Two Large Pieces of Space Junk at ‘High Risk’ to Collide Thursday Night Off the Coast of Antarctica

By  //  October 16, 2020

Share on Facebook Share on Twitter Share on LinkedIn Share on Delicious Digg This Stumble This

Chance of collision is higher than 10 PERCENT

(SPACE.COM) – Earth orbit could get a lot more crowded, and a lot more dangerous, on Thursday night (Oct. 15).

Two big pieces of space junk are zooming toward a close approach that will occur Thursday at 8:56 p.m. EDT (0056 GMT on Oct. 16), according to California-based trucking company LeoLabs.

The encounter will take place 616 miles (991 kilometers) above the South Atlantic Ocean, just off the coast of Antarctica.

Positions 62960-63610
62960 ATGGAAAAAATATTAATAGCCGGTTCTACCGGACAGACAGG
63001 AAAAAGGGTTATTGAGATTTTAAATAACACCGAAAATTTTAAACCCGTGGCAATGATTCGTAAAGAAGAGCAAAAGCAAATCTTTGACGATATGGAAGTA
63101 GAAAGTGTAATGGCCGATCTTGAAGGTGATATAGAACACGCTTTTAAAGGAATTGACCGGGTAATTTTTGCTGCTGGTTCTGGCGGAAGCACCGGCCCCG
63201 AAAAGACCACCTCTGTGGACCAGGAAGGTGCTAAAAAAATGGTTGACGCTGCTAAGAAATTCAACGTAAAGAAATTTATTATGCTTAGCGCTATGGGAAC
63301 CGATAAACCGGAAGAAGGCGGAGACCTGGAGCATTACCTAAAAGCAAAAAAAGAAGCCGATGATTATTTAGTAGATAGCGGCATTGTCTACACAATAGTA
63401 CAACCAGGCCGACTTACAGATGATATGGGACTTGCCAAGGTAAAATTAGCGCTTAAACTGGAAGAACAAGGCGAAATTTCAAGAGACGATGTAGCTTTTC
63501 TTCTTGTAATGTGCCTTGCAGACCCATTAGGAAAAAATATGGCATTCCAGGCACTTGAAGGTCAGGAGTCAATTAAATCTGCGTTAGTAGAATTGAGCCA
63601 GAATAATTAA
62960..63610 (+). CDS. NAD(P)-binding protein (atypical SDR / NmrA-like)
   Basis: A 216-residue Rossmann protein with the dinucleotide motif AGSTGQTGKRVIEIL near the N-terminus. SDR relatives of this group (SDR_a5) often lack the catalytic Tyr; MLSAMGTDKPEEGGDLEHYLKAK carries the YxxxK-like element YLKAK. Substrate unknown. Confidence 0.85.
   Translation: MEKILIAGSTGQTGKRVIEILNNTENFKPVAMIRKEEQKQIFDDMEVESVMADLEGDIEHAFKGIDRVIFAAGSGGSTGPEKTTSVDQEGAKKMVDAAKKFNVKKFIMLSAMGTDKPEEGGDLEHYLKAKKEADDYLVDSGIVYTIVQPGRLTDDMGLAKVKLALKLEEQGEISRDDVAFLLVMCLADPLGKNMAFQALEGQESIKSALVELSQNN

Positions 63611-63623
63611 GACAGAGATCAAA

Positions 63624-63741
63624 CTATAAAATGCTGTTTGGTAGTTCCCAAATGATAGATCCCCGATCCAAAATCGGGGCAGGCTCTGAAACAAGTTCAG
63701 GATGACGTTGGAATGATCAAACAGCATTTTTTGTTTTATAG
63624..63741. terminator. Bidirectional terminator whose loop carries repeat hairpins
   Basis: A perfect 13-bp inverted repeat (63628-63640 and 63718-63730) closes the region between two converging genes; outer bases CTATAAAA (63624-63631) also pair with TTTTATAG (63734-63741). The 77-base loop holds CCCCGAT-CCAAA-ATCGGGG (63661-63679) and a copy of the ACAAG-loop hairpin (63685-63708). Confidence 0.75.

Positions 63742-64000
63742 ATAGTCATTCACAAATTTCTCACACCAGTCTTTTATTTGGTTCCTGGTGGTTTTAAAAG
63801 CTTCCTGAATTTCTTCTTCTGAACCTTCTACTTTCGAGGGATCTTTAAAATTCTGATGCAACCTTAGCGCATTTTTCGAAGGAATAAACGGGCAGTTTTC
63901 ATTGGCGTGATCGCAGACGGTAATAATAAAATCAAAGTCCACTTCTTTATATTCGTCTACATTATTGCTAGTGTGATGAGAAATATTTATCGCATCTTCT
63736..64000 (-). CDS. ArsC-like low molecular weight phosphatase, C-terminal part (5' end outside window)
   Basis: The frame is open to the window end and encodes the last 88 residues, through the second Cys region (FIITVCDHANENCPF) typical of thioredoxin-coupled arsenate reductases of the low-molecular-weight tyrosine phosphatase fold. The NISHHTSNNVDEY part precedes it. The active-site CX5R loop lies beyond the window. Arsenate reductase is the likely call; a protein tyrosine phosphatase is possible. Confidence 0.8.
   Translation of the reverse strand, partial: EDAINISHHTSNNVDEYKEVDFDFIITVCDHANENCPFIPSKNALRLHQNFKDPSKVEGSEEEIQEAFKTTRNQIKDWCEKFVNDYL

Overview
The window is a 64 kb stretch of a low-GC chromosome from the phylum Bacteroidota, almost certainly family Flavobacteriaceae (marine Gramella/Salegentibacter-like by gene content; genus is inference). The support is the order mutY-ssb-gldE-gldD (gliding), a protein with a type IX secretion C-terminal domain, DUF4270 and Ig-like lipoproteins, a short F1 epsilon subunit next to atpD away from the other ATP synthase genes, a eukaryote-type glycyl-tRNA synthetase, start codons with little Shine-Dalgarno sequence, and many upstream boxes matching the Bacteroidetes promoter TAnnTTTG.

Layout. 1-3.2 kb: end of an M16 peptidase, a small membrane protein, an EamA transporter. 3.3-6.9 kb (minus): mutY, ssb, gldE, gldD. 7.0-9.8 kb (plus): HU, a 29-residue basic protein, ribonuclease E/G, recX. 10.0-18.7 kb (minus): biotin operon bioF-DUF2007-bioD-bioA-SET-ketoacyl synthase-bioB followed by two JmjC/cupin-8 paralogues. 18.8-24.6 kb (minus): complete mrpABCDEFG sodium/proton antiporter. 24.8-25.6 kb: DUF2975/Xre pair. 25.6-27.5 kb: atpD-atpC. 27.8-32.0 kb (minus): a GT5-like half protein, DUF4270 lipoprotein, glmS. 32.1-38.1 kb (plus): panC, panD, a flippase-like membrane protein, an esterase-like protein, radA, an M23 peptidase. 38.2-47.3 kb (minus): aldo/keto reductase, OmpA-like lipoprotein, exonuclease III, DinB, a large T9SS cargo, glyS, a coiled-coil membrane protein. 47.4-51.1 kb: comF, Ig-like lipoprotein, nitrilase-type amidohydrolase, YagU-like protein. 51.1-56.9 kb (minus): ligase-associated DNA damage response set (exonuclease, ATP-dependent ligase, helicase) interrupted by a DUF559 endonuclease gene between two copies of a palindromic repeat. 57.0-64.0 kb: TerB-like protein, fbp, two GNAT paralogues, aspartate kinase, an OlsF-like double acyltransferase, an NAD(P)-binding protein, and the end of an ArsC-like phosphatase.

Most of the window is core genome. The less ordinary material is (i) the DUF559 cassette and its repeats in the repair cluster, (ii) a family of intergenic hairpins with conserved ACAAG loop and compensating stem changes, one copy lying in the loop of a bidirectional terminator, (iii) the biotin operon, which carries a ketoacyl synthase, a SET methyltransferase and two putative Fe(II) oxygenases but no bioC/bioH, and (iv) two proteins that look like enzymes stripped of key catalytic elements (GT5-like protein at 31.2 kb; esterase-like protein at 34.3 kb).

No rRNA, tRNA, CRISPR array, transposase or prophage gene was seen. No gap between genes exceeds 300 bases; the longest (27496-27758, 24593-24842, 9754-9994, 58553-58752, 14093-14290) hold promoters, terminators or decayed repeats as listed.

LeoLabs’ latest calculations peg the probability of a collision at more than 10% — a scarily high number, considering that the combined mass of the objects is about 6,170 lbs. (2,800 kilograms) and they’ll be barreling toward each other at a relative velocity of 32,900 mph (52,950 km/h).

CLICK HERE to read more on Space.com>>>

Eta Space of Merritt Island Among Partners to Develop ‘Tipping Point’ Technologies for Artemis MissionsRelated Story:
Eta Space of Merritt Island Among Partners to Develop ‘Tipping Point’ Technologies for Artemis Missions

Leave a Comment